swotting
hard studying, cramming

Page 763

Page 764

intuiting
knowing without having been told

Page 765

Bic
A manufacturer of inexpensive ball-point pens. Probably blue, here.

St. Pamphile
This is a town close to Québec City; Pamphile is St. Pamphilus.

Page 766

striped like a flea
meaning transversely (w/r/t/ the longitudinal axis of a flea) apparenty striped, he effect produced by the variegation of the overlapping scales on the body of a flea

Page 767

maundering
talking in a rambling, foolish way

Page 768

incontinent
Having no or insufficient voluntary control over urination or defecation

Page 769

tumid
swollen

Hal fills Mario in on the aftermath of the Eschaton incident

Page 769

"Thank you Sir may I have another"
a line from the film "Animal House" (1978)

Page 770

segue
from Italian, pronounced SEG-way, a smooth transition from one thing to another

Page 771

unbent
not having yielded or submitted

urologist
see note, page 527

Page 772

Panglossian
Pangloss is a comically optimistic character in Voltaire's Candide, who believes himself and his fellows to be living in "the best of all possible worlds."

Page 773

true
on target

mendaciously
in a manner of one who is lying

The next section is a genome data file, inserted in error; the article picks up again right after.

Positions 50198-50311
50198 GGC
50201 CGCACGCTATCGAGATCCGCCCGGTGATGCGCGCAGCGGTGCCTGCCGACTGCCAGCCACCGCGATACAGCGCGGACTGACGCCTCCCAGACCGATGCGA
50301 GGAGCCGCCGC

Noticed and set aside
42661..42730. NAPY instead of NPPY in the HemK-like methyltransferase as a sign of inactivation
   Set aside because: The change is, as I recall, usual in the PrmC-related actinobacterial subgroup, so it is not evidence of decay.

rococo
ornate or florid in speech

tersely
in a manner using few words

Page 774

Eve Arden
Eve Arden (1908-1990) was an American actress. But Mario seems to be thinking of Elizabeth Arden (1884-1966), who founded a cosmetics company.

Marathe and Kate G. go drinking

Page 774

urologist
see note, page 527

Page 775

Big Book
the AA handbook

Page 776

Page 777

moribund
In terminal decline; lacking vitality or vigor

Provincial
Switzerland does not have provinces; it has cantons.

Page 778

Swiss metal helmets
Kate is probably thinking "Swedish" as in a Viking's helmet.

schüssch
He probably means schuss, i.e., skiing.

Page 779

Kahlua
the Mexican coffee-flavored, rum-based liqueur, actually spelled with an accent: Kahlúa

restenosis
recurrence of stenosis, i.e., narrowing of blood vessels

Garçon!
French: Boy! (used in reference to the waiter)

n'est ce―
Marathe trails off in the middle of n'est ce pas? (French: isn't it?)

Page 780

m'épouse au future
French: future spouse

hôpital of grave nature
possibly "hospital of (for the) seriously injured (or, in the case of Gertraude, the comatose)

Jaarvik
misspelling of "Jarvik"

Page 781

Swisshead
She may be using this particular epithet to mean "one who has holes in his head," à la Swiss cheese.

Page 782

I voot make ze hreply zat
i.e., I would make the reply that — Kate making fun of Marathe's accent

Hal and Mario, cont.

Page 782

Irish Spring
i.e., a strong-smelling brand of soap

Page 783

poppy-seed bagel
conventional wisdom has it that eating such bagels could cause one to test positive for opiates

snuffle
to sniff as in trying to detect something

Indy-type
they clear the system very quickly

urologist
see note, page 527

Ginsu
a brand of steak knives, once marketed with late-night television commercials

Calli tea
Read about this here.

Page 784

tit
The OED was no help

Page 785

pores
i.e., pores over books, reads them carefully

aprick
neologism, upright, turned toward the source of sound (here used to modify ears)

Endnote 321